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When a child is in your care, you are responsible for it's well being to the best of your knowledge and ability. Leaving a infant in a car unattended is neglect and should be a punishable offense. If you paid someone to watch your child, wouldn't you expect that person to stay with your child?

To the best of your knowledge and ability. Exactly. Everyone makes mistakes and has accidents even when they are trying their best. Most of the times those accidents are mere inconveniences...other times they are tragedies.

 

Leaving an infant in a car unattended ON PURPOSE is neglect. Just like dropping a baby down the stairs ON PURPOSE is abuse. But doing those things accidentally, without intent, are mistakes.

 

If I was paying someone to watch my child I would expect them to care for them to the best of their ability. You can't ask for more than someone's best. If they then accidentally dropped my child or scalded them left them in the car, I hope i would find it in my heart to forgive them for making a tragic mistake.

 

From the Weingarten article mentioned upthread...

 

"There is a general misconception, Fennell says, about who these people are: “They tend to be the doting parents, the kind who buy baby locks and safety gates.†These cases, she says, are failures of memory, not of love."

 

""Some people think, ‘Okay, I can see forgetting a child for two minutes, but not eight hours.’ What they don’t understand is that the parent in his or her mind has dropped off the baby at day care and thinks the baby is happy and well taken care of. Once that’s in your brain, there is no reason to worry or check on the baby for the rest of the day.â€"

 

Wendy

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It's thrown a huge wrench in my mental calculations. Who's here? Who's supposed to be here? Who's hiding out in a quiet place doing Legos? Who's gone missing? Who's asleep? It takes a lot more gray matter to figure out if all of those in my care are safe and accounted for than it did when I had everyone, always.

 

 

 

This is exactly how I feel. With 3 kids, I never forgot anyone or anything. With 4 kids, my world has been rocked. There are days when I have to sit and purposely think about where everyone is, and what I need to do to get them all home safely. I'd like to say I'd never forget anyone, but I know that with a change of routine, it's possible.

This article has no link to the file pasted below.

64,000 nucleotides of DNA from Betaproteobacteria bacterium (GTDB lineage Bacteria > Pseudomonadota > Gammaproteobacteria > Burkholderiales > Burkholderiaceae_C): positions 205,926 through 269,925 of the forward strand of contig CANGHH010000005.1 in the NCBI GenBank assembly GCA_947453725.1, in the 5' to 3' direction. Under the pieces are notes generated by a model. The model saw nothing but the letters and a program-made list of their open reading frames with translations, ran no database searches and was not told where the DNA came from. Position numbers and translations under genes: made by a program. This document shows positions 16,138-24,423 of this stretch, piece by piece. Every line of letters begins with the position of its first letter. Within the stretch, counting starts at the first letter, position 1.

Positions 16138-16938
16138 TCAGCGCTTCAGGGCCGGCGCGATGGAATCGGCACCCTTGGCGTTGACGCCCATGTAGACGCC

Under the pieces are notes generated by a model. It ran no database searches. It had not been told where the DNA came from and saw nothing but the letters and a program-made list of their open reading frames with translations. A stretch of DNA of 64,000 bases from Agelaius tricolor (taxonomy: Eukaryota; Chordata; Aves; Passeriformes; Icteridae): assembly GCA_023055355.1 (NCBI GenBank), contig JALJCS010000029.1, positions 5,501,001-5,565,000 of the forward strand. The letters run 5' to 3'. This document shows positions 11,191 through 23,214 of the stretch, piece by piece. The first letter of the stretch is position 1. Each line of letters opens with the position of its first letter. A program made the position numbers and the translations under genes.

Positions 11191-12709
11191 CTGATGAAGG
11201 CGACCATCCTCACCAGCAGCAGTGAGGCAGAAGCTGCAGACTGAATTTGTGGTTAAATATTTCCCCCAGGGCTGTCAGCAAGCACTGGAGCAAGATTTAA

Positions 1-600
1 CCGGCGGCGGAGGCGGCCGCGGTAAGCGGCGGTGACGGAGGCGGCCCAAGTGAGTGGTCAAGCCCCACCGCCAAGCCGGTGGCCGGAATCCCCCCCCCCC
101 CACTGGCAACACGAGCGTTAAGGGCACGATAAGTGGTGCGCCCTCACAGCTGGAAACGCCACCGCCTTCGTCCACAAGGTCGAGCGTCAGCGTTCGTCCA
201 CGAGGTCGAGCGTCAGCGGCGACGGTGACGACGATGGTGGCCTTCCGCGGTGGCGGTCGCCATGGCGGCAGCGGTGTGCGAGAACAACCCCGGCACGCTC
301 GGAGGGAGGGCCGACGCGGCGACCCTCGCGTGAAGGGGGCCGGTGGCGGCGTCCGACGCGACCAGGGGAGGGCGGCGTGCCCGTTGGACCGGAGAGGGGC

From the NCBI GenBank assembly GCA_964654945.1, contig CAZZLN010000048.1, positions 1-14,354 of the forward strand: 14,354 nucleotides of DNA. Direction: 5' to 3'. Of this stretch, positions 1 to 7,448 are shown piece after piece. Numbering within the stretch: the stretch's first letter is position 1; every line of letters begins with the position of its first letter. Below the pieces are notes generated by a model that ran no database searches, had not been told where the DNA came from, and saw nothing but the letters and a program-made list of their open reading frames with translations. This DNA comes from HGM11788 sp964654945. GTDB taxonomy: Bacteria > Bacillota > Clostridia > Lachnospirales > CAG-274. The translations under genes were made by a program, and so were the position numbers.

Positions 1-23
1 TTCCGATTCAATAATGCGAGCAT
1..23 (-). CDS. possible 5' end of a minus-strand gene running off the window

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sometimes it's just a zero tolerance policy.  like expelling a 6yo from school for making a 'gun' out of his finger.

 

it's absurd.

The dad in Marietta has been charged with felony murder and won't even be eligible for bail until July 15th
http://www.ajc.com/news/news/authorities-searched-dead-toddlers-fathers-office-/ngP33/

Maybe there is something more to the case, but I can't imagine jailing for a tragic accident like this.

 

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sometimes it's just a zero tolerance policy. like expelling a 6yo from school for making a 'gun' out of his finger.

 

it's absurd.

Last I read, they were searching his office and work computer. I am wondering if there might be more to the story.

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Yeah, I've done the opposite too. I received my only moving violation, a ticket for the carpool lane, because I forgot I couldn't be in the lane without my son. Normally he rides with me on that route but that day he stayed home. I followed my usual lane changes and everything, went through the carpool lane, and got pulled over. I thought about telling the officer I made a mistake because I usually have my son with me and I forgot I didn't, but then I decided that could make things worse. 

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Did you read my post where I left my son in the car? Do you really think that I was lacking feeling for my child? Seriously, you are wrong by a full mile. Maybe more.